Israel Moves to the Right — Will Have Fragile Government


IsraelVote.jpgMy New America Foundation colleague Daniel Levy, who is in Tel Aviv and voted today, is quoted in the segment below and offers two take-aways from the results of Israel’s elections, the winner of which is still being sorted out and will be disputed no matter the outcome.
Levy suggests that whether Livni or Netanyahu leads the next government, either coalition will be more fragile than what we have had under Kadima-led coalition these last several years. Avigdor Lieberman’s party which wants to racially disaggregate Arabs and Jews is a considerable factor.
And that progress on Israel-Palestine talks can no longer rest with divided Israelis and divided Palestinians but depends on the heavy engagement of the U.S. and other key regional stakeholders.
From Jonathan Freedland’s coverage in The Guardian:

A clearer winner is surely Avigdor Lieberman, the ultra-nationalist who leads Israel’s third largest party. At a victory celebration he said he held “the key” to Israel’s next government. And he does. Last night both Netanyahu and Livni put in calls to Lieberman, confirming his status as the kingmaker – one who will try to extract a high price. He suggested his priorities would be the release of Gilad Shalit, the Israeli soldier held by Hamas, and the “toppling” of Hamas in Gaza.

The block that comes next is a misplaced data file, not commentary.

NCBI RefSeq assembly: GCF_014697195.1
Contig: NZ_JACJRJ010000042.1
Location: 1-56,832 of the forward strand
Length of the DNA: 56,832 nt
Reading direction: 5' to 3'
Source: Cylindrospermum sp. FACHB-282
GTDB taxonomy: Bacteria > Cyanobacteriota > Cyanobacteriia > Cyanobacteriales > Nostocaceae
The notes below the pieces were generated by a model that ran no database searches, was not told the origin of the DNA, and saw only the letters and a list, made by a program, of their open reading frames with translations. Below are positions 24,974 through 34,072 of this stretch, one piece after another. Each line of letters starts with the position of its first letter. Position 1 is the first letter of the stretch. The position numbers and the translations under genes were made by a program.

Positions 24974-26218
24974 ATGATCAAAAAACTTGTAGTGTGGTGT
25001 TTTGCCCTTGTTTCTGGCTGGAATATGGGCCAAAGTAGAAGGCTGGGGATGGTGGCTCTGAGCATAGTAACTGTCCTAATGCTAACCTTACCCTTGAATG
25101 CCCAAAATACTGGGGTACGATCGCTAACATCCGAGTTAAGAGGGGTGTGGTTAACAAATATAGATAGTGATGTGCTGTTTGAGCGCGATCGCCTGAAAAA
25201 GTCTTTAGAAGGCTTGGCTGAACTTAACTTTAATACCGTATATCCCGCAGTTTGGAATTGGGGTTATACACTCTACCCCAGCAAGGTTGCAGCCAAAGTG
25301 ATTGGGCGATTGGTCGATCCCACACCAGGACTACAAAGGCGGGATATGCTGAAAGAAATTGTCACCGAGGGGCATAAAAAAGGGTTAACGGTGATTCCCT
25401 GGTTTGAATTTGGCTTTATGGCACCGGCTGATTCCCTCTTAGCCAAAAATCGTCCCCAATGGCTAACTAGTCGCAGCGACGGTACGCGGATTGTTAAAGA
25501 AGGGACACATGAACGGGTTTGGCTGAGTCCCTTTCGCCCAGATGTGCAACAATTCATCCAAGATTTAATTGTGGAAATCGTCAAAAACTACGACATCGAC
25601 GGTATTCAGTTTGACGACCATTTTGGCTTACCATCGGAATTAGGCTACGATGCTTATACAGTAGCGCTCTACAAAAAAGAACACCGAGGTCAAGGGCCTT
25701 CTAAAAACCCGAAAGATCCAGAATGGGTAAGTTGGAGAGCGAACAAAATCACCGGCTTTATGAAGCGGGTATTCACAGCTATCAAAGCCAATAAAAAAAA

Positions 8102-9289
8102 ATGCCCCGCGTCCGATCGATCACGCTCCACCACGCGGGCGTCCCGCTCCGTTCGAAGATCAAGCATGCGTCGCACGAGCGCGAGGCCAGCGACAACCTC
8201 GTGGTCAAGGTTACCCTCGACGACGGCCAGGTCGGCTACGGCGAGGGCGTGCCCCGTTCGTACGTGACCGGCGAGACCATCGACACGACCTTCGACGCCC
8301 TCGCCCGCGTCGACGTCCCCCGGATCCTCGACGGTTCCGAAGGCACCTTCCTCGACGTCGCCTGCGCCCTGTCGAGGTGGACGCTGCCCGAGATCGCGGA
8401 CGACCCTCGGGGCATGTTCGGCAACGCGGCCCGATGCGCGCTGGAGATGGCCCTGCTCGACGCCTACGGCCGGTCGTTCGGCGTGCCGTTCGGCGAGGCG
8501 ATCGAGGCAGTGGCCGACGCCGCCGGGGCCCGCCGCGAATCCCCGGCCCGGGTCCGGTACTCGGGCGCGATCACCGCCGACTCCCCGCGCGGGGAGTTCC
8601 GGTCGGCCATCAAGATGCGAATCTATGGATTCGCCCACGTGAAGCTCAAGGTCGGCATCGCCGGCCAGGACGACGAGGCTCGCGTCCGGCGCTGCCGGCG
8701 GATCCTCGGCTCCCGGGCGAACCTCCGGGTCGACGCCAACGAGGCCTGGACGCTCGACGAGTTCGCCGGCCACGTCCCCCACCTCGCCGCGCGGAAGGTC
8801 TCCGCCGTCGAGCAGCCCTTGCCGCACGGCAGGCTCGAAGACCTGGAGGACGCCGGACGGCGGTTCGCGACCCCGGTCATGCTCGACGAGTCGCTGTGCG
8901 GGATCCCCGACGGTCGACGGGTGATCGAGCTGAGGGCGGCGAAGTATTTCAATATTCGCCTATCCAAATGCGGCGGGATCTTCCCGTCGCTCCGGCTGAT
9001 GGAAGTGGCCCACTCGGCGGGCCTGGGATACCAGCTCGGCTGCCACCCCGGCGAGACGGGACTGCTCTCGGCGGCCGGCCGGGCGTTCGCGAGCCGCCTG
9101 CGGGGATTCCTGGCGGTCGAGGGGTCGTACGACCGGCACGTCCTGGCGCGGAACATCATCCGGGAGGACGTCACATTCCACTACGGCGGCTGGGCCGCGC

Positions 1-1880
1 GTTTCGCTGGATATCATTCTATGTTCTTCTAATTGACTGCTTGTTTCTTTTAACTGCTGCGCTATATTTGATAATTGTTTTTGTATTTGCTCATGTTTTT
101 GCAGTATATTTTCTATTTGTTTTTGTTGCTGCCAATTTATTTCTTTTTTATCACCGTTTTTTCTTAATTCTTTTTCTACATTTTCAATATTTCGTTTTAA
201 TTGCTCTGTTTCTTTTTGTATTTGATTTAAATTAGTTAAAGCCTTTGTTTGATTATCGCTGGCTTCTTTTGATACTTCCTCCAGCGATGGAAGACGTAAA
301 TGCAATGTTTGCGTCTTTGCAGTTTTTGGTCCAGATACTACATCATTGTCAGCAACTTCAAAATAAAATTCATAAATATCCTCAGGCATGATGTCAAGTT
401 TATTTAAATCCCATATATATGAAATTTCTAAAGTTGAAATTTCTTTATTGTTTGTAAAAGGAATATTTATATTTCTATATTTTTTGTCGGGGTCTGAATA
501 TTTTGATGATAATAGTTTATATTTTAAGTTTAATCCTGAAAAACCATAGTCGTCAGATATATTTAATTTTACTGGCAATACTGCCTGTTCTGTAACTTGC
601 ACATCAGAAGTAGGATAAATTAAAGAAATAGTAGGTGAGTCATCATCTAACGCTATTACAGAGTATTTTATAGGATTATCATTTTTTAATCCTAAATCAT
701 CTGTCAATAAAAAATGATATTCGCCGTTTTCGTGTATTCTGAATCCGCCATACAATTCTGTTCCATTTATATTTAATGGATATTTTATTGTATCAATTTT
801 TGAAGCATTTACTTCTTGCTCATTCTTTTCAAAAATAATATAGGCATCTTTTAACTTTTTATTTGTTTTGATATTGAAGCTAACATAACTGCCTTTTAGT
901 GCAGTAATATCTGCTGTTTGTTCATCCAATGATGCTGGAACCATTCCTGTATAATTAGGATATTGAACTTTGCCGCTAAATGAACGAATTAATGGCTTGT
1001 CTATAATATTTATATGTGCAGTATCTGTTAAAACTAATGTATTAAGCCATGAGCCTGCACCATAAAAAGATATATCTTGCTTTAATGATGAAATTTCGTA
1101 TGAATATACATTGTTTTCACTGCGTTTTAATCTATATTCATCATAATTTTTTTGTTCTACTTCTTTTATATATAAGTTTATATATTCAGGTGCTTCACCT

As neither Livni nor Bibi can rule without him – unless they create a unity government excluding him – he may get what he wants.
The losers are easier to count. Labour was once Israel’s natural party of government, ruling from 1948 to 1977. Yesterday, it trailed in fourth, Ehud Barak – once prime minister – barely polling ahead of the sectarian religious parties. The dovish, civil rights party Meretz was reduced to a handful of seats.
But there are more substantial losers. First, the Israeli political system is confirmed as dysfunctional. When a ruling party cannot muster a quarter of the seats in parliament, something has gone badly wrong. It means any government will be formed only after protracted horse-trading. Strikingly, all the main leaders – including Lieberman – spoke of the need to reform the political system.
The second serious loser is the Middle East peace process. According to Daniel Levy, analyst at the New America Foundation: “We will now have a weak, unstable government in Israel to join the weak governments in the Palestinian territories. They are not going to be able to make progress by themselves.” With both sides hobbled, they will simply lack the strength, says Levy. “It will have to be driven from the outside.” And that means Washington.

. . .That means Washington — and London, Berlin, Paris, Brussels, Madrid, Moscow, Riyadh, Cairo, and Amman.
— Steve Clemons


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